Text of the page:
12.Further notes the relevance of work done under the auspices of existing treaties and organizations for the governance of potential geoengineering activities, including the United Nations Convention on the Law of the Sea, the London Convention and its Protocol, the United Nations Framework Convention on Climate Change and its Kyoto Protocol, the Vienna Convention for the Protection of the Ozone Layer and its Montreal Protocol, and regional conventions, as well as the United Nations General Assembly, the United Nations Environment Programme and the World Meteorological Organization;
13.Requests the Executive Secretary, subject to the availability of financial resources, to disseminate the reports referred to in paragraph 2 as widely as possible, including to the secretariats of the treaties and organizations referred to in paragraph 12, as well as the Convention on the Prohibition of Military or Any Other Hostile Use of Environmental Modification Techniques, the Convention on Long-range Transboundary Air Pollution, the Outer Space Treaty, the Antarctic Treaty, the United Nations Human Rights Council and the Office of the High Commissioner for Human Rights, the United Nations Permanent Forum on Indigenous Issues, the Food and Agriculture Organization of the United Nations and its Committee on World Food Security for their information;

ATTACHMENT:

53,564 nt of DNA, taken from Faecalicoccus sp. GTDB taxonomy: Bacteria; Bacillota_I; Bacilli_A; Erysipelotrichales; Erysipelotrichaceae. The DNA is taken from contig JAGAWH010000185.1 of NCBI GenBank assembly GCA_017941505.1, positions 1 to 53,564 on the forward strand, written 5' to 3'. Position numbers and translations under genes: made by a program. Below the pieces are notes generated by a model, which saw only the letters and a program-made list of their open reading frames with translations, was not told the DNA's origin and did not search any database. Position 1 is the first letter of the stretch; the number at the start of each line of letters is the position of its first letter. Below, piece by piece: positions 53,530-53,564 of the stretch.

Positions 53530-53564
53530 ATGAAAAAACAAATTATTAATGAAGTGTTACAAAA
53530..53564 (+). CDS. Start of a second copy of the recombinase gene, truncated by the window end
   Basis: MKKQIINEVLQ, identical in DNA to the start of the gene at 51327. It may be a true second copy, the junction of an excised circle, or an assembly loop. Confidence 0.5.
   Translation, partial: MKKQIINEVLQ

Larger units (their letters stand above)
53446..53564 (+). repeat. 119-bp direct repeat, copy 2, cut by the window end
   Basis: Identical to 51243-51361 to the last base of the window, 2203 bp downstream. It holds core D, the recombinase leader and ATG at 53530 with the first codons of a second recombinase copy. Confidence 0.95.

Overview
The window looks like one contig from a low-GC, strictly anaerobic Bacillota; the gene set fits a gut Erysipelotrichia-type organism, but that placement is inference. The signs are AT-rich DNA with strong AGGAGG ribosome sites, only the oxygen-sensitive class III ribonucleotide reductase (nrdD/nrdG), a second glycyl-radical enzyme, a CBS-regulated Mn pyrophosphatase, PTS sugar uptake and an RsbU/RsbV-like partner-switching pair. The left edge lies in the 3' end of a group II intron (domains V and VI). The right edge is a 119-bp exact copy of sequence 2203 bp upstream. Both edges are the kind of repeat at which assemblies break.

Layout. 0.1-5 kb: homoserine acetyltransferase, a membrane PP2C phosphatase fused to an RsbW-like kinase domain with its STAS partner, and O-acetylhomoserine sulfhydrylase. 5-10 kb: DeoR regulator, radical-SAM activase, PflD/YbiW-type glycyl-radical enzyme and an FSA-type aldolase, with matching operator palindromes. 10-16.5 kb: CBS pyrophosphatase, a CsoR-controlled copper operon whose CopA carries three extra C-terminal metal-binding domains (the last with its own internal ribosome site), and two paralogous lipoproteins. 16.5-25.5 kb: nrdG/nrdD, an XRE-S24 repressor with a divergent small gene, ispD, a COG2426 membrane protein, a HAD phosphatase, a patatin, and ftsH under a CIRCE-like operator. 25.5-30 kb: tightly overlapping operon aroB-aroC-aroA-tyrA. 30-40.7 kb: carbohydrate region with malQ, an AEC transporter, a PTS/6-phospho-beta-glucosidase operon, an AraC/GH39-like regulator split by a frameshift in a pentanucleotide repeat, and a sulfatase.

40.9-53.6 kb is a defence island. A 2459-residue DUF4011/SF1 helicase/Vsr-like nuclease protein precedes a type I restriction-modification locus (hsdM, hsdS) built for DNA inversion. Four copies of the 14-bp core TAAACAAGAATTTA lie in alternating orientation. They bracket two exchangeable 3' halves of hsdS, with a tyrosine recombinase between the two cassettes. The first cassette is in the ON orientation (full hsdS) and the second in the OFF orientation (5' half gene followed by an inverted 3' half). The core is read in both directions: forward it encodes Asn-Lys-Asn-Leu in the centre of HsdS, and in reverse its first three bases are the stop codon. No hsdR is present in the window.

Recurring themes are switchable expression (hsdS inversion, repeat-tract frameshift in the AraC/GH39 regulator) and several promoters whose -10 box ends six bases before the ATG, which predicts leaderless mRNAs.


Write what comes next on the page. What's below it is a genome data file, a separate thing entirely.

14.Noting that the Intergovernmental Panel on Climate Change, the purpose of which is to provide comprehensive assessments of scientific and technical evidence on issues relating to climate change and its impacts, considers, in its Fifth Assessment Report, different geoengineering options, their scientific bases and associated uncertainties, their potential impacts on human and natural systems, risks, research gaps, and the suitability of existing governance mechanisms, requests the Subsidiary Body on Scientific, Technical and Technological Advice to consider the Synthesis Report when it becomes available in September 2014 and report on implications for the Convention on Biological Diversity to the Conference of Parties;
15.Also requests the Executive Secretary, subject to the availability of financial resources, in collaboration with relevant organizations, to: